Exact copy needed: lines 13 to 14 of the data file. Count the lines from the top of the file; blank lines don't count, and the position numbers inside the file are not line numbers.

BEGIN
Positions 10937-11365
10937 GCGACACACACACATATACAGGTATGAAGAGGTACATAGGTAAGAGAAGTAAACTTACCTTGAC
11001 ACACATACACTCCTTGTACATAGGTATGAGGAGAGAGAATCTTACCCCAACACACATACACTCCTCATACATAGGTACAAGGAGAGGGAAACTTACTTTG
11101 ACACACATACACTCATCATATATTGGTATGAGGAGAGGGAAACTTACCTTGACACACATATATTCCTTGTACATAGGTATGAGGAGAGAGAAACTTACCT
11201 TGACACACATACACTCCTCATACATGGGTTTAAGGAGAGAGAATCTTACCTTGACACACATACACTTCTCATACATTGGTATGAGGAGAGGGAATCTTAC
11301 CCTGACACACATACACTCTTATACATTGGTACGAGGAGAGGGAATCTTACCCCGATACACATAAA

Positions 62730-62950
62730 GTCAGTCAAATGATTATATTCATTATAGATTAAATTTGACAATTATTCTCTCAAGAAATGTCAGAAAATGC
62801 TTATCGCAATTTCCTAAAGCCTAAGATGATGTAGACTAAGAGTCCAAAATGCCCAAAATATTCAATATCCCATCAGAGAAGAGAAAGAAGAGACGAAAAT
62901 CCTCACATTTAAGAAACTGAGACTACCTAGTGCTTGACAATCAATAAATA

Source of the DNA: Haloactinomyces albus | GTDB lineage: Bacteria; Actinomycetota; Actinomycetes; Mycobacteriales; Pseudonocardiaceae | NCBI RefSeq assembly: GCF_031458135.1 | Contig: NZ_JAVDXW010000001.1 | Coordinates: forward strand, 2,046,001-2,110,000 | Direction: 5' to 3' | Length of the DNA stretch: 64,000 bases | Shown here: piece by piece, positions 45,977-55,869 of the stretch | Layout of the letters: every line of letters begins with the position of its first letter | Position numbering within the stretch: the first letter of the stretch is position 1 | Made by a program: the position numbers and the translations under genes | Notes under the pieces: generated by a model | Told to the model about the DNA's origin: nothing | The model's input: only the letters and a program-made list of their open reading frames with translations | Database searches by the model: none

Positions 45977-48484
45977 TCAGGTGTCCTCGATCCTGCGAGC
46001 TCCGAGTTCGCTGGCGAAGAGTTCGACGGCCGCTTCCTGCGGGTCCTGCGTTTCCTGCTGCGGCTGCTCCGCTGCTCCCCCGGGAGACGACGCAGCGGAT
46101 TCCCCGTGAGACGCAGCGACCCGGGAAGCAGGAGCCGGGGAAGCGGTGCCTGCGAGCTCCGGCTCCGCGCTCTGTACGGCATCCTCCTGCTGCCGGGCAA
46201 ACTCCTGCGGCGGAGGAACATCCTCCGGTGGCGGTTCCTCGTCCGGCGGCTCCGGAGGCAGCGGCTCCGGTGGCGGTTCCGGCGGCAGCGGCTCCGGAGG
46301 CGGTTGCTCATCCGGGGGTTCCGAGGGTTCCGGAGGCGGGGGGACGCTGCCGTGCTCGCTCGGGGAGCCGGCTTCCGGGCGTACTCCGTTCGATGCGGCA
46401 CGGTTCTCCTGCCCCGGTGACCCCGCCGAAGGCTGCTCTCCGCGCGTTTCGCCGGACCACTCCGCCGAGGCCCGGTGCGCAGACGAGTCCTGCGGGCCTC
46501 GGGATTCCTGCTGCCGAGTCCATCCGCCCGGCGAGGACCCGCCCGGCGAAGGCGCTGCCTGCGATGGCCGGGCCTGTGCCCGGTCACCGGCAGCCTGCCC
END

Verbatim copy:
45977 TCAGGTGTCCTCGATCCTGCGAGC
46001 TCCGAGTTCGCTGGCGAAGAGTTCGACGGCCGCTTCCTGCGGGTCCTGCGTTTCCTGCTGCGGCTGCTCCGCTGCTCCCCCGGGAGACGACGCAGCGGAT